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Explore your wild side at the Louisville Zoo

August 06, 2008
Gas prices got you down? Don't know of any way to beat the heat? Think affordable family fun is a thing of the past? Well, if you're in need of some welcome distractions, look no further than your own backyard. Residents of Crawford, Floyd and Harrison counties will be pleased to learn that there are plenty of interesting places to visit within the tri-county area that don't require a lot of money for admission or traveling. In a new weekly column, the Clarion News will feature places that you can take your family for a good time on the cheap. This week we'll be featuring the Louisville Zoo.

While Louisville is certainly the furthest we've ever asked our viewers to drive in our "Easy on the Pocket" series, the extra miles are more than made up for with a chance to see a modern menagerie of animals upclose and personal at the Louisville Zoo.

With the next closest zoo being two hours away, in Evansville, the Louisville Zoo offers a rare opportunity for the people of Crawford, Harrison and Floyd counties to see species they won't get to see anywhere else.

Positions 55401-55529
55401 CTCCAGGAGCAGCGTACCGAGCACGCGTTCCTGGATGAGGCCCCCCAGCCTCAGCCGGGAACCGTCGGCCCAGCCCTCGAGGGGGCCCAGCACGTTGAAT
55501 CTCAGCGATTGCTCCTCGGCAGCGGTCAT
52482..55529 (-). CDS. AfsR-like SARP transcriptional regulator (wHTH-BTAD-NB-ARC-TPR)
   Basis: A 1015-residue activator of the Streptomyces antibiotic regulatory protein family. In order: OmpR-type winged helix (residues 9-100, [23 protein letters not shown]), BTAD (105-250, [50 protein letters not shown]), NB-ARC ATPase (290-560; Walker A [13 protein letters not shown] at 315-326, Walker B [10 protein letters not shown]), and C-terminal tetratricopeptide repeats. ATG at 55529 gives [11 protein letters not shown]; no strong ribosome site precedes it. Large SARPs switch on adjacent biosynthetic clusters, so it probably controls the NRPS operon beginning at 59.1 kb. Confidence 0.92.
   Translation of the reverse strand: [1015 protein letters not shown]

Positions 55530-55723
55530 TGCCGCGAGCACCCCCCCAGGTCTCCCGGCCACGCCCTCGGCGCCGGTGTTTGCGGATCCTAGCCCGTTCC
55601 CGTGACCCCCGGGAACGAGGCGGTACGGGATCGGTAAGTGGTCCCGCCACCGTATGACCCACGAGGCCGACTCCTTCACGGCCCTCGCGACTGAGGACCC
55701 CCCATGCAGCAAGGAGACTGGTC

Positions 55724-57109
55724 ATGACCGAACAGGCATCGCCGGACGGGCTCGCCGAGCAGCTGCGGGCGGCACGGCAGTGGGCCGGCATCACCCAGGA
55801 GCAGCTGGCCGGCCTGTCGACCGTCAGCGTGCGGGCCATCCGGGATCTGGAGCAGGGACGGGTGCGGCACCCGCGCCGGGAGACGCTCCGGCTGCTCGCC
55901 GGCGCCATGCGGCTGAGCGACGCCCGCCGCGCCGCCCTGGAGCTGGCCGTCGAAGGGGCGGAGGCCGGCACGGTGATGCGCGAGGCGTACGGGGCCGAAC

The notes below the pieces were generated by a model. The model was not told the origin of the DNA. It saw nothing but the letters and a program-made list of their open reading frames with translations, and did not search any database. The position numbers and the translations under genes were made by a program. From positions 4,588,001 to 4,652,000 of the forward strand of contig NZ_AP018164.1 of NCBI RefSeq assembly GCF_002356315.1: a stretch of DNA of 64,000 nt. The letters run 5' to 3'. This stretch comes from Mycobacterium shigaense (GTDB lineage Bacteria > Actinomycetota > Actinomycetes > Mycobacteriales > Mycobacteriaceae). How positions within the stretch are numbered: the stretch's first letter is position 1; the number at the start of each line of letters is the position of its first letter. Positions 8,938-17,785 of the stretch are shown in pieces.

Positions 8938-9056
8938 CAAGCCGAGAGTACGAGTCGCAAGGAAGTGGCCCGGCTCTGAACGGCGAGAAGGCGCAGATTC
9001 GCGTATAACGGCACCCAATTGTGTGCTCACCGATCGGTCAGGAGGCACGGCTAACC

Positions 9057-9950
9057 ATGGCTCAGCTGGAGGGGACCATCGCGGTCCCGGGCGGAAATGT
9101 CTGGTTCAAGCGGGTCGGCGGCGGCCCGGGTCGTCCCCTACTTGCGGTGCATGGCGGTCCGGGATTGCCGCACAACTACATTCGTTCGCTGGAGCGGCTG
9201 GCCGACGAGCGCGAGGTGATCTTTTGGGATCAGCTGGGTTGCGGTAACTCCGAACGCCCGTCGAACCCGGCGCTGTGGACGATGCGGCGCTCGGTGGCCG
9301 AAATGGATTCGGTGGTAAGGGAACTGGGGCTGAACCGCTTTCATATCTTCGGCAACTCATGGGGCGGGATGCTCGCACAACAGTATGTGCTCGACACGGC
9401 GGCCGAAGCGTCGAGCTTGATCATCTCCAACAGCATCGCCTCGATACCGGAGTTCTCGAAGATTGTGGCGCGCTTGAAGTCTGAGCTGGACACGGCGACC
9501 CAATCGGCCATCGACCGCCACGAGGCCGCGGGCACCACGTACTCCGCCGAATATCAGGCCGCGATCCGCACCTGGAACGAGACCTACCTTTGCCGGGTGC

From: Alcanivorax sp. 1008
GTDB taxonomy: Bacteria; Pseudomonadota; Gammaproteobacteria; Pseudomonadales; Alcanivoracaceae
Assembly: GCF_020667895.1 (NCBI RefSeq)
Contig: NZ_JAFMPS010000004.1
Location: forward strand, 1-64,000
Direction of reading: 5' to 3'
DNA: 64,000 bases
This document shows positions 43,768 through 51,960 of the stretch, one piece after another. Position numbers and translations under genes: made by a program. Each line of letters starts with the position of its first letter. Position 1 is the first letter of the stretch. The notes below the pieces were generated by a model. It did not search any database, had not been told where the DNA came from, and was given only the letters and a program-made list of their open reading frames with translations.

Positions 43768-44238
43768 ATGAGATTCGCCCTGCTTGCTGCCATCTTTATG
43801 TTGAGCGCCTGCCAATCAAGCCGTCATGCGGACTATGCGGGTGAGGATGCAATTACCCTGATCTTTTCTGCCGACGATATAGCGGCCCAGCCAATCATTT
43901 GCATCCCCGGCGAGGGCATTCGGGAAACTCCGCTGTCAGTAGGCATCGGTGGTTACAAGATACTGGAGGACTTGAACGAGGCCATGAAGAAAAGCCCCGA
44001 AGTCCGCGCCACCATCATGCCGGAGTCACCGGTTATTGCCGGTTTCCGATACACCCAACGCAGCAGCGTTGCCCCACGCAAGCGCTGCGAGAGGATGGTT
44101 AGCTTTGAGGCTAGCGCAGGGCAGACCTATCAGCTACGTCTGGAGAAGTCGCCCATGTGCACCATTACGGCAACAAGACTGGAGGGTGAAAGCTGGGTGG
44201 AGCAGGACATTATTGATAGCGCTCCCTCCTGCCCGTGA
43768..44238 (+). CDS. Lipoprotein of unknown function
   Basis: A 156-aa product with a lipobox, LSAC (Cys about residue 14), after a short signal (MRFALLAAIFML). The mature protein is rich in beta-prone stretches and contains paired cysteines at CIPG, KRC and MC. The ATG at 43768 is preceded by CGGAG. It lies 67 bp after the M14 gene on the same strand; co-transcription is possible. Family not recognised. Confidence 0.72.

Asian Elephant Punch, African Elephant Mikki and her son, Scotty, pose for the camera. (Photos Courtesy of Kara Bussabarger)
Many local Hoosiers have already taken advantage of this fact. As of 2007, the Louisville Zoo had 16,307 Indiana residents with memberships. The estimated attendance from Crawford, Harrison and Floyd counties for last year was 2,058, 9,186 and 29,070, respectively.

Entering its 39th year, the zoo has become Louisville's number one non-profit tourist attraction, with an ever-increasing attendance level that shattered previous records last year with 818,000 visitors. That number could be even higher this year.